Thursday, February 3, 2011

FYC Replay: White Picket Fences

Continuing the archiving of my columns from the Pulse spotlighting small press and self-published comics. This time it's White Picket Fences from Ape Entertainment created by Matt Anderson, Eric Hutchins, and Micah Clark Farritor.


For Your Consideration: White Picket Fences by Matt Anderson, Eric Hutchins, & Micah Farritor
By Chris Beckett

The 411:
White Picket Fences
Written by Matt Anderson & Eric Hutchins
Art by Micah Farritor
3-issues, full color
32 pages, $3.50 each

What It Is (with apologies to Dave the Thune):

For those who remember enjoying bad science fiction movies on a rainy Saturday afternoon, White Picket Fences will be a wonderfully nostalgic romp. The team of Anderson, Hutchins and Farritor capture the feeling of those classic films beautifully and create an exciting comic tale within that milieu. Set in the 1950s, the story takes place in the town of Greenview somewhere in the Midwestern United States, but not our United States. This is the world that all of those bad (in a good way) black and white sci-fi films inhabit – Them!, The Day the Earth Stood Still, and Invasion of the Bodysnatchers. It is into this world that Anderson, Hutchins, and Farritor throw their readers – a world where alien invaders from Venus were handily destroyed by the United States with some help from our Martian neighbors.

Like any young boy, Charlie Hobson yearns for adventure. Warned against setting foot on the old Miller farm (it’s haunted), Hobson does what any inquisitive boy in his shoes would do. He goes right in and explores the dark and weathered barn. Finding no ghosts, young Charlie instead discovers a strange metal contraption encased in a glass pedestal that rises from the middle of the floor after he unknowingly flips the hidden switch (a trowel hanging on the wall). Taking this device home, Charlie is blissfully ignorant of the chain of events he has set in motion.

The next morning, the inhabitants of this sleepy town are awoken by the rumbling of an Army convoy in their streets. The alien trigger mechanism that Charlie Hobson found discharged and took out an unmanned satellite high above the planet. An alarm was sent through the upper echelons of the United States military establishment, and General Horace P. Whitman now leads a cadre of troops into Greenview. The troops are greeted with cheers, and although nobody knows exactly why they have come to town, most realize that something big is looming on the horizon and they should be ready for whatever hits.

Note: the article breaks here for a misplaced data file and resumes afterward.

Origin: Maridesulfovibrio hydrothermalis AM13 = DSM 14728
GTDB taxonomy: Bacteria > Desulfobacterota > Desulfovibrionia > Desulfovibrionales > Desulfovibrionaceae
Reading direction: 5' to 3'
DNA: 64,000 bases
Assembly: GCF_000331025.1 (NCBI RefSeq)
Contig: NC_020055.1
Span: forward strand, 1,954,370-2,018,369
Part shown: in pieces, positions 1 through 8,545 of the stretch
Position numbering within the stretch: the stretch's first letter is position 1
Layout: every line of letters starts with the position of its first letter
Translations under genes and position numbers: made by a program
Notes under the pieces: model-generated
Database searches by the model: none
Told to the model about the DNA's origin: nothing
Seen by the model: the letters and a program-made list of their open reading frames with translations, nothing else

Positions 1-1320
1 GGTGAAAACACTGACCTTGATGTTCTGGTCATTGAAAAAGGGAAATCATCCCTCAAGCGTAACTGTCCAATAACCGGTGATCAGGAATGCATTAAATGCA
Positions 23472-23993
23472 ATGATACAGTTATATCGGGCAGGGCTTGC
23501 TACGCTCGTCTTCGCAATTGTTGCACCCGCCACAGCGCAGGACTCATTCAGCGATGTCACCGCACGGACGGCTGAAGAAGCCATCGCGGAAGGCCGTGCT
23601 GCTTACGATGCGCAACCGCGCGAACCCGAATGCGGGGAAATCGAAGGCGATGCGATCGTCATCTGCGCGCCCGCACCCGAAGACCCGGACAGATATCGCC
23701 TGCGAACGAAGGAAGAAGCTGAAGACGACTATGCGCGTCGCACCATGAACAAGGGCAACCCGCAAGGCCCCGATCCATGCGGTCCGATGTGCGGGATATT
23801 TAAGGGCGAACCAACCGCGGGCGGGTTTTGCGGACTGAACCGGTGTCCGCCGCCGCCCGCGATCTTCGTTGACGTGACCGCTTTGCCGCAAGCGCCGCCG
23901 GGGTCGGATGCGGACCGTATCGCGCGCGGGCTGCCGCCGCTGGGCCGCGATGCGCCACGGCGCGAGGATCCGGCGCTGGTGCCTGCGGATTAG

Fallout shelters are prepped by some while others go down to the city park to greet the General as the mayor presents him with the key to the city. General Whitman is gracious, at least in public, but once they make their way to city hall he soon takes over, declaring martial law and placing himself in charge. The mayor protests but is unable to do anything and finds his office relocated to a janitorial closet.

As members of Captain Odyssey’s Space Rangers, Charlie, along with his friends Tommy Hamilton and Parker Jenkins, go to City Hall and offer their services. The soldiers’ laughter that greets them is unexpected and embarrassing but does not deter them. The three boys go around to the back of City Hall where Charlie makes his way through the ventilation ducts and ends up an anonymous observer to a meeting between the General and the Martian ambassador. The discussion is tense, ending with the ambassador from Mars storming out as the General berates him. Once they depart, the boy leaves a walkie-talkie beneath the mayor’s desk so the Rangers can learn what is going on. And what the boys discover is that they are right in the middle of this whole thing.

As a bonus, the creators include short back-up features in each issue starring everyone’s favorite space hero, Captain Odyssey. Whether defeating the Mutants of Magmos or saving the Knights of Salamandria, these short stories are fun additions to an already enjoyable comic. Done in the style of old science fiction comics, the ideas and action are big and bold, imbuing this book with that sense of excitement we all felt as kids whenever a new issue of our favorite comic would hit the stands.

The creators of White Picket Fences have really done their homework, or else they were reincarnated. The writing is very authentic; all of the characters talk as if they walked right out of 1950s America, and the inclusion of fallout shelters, the “Red” menace, and dinner discussions about “Jenkins in accounting” all add to the flavor of this series. Couple this honesty with what is also an exciting story that makes one long to be a ten-year-old boy again and you have a recipe for a great book.

I would be remiss if I did not also make mention of the artwork. Micah Farritor’s style matches the story perfectly. The images are playful while also ably grounding White Picket Fences within the time it resides. He too must have done some research in order to make everything look so real. From Charlie’s father in his long robe and pipe, to the old rotary phones and the clothing styles worn by the characters, it is a lesson in attention to detail that adds so much to this tale of adventure and excitement, allowing one to travel back to that age of wonder more easily. Farritor’s style is uniquely his own and I look forward to seeing more work from him in the future.